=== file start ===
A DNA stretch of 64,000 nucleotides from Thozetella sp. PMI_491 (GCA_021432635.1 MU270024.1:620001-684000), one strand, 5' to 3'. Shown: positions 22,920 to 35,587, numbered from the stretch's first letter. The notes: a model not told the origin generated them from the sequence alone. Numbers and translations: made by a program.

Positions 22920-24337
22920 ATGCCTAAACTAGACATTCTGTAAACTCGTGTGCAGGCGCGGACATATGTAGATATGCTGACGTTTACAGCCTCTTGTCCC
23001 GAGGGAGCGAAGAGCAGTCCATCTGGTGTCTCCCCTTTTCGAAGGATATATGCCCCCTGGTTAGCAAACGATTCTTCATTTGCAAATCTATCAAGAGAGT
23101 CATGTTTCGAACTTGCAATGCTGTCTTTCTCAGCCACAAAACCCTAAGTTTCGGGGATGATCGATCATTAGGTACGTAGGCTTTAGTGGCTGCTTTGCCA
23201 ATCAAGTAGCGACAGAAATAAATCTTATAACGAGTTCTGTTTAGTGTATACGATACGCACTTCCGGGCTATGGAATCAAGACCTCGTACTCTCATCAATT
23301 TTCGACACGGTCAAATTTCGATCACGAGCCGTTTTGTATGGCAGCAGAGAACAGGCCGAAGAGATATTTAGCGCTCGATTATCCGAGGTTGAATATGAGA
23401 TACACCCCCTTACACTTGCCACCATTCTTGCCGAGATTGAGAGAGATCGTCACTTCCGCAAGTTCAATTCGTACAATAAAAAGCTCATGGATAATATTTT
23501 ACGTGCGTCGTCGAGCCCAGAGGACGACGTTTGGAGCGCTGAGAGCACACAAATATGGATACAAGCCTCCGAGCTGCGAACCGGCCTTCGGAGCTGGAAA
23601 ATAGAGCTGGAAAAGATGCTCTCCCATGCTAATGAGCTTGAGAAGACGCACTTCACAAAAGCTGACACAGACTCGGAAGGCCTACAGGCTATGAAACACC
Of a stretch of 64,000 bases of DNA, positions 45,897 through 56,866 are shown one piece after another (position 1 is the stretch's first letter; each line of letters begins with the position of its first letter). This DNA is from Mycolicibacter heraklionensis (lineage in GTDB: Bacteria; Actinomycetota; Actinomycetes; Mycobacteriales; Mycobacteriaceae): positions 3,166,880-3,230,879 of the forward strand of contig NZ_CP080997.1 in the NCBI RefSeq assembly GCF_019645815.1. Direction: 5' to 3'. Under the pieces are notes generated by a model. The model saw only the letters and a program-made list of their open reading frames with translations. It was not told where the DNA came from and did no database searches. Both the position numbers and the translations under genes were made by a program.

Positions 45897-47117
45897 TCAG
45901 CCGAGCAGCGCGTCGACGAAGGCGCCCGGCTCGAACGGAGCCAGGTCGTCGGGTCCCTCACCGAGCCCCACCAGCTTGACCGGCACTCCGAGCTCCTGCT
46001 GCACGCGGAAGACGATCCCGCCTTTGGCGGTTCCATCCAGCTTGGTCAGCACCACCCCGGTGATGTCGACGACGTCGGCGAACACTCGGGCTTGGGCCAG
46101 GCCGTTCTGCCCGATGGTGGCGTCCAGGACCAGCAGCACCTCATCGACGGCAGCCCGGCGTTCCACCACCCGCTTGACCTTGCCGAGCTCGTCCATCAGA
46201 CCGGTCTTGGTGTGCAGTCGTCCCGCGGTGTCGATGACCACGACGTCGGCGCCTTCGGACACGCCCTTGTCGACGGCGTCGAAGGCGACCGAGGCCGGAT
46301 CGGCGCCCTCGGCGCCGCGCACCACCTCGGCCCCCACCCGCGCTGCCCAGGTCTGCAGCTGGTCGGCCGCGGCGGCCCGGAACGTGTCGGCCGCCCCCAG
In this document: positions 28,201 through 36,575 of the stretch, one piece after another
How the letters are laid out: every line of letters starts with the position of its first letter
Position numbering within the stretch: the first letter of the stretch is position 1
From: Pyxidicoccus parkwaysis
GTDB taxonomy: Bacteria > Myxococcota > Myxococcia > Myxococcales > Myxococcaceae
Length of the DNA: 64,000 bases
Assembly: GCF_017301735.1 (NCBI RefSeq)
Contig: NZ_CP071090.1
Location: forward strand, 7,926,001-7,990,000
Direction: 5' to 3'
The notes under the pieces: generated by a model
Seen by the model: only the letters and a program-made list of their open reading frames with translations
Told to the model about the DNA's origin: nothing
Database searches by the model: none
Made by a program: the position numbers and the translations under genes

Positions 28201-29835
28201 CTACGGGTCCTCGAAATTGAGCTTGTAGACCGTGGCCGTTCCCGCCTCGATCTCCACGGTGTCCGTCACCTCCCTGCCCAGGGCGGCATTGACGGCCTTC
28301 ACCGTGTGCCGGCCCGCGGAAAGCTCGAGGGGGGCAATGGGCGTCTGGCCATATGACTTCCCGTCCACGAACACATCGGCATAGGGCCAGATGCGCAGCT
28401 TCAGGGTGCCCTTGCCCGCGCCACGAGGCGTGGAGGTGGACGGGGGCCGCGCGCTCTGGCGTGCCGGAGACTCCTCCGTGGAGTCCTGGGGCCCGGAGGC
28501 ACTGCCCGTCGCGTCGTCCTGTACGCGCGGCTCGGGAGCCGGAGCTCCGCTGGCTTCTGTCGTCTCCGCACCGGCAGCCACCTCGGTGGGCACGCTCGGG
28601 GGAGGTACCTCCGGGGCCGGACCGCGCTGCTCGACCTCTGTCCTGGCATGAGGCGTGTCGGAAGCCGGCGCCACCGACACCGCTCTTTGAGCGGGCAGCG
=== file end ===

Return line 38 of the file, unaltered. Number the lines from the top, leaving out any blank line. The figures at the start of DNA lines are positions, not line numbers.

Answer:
28501 ACTGCCCGTCGCGTCGTCCTGTACGCGCGGCTCGGGAGCCGGAGCTCCGCTGGCTTCTGTCGTCTCCGCACCGGCAGCCACCTCGGTGGGCACGCTCGGG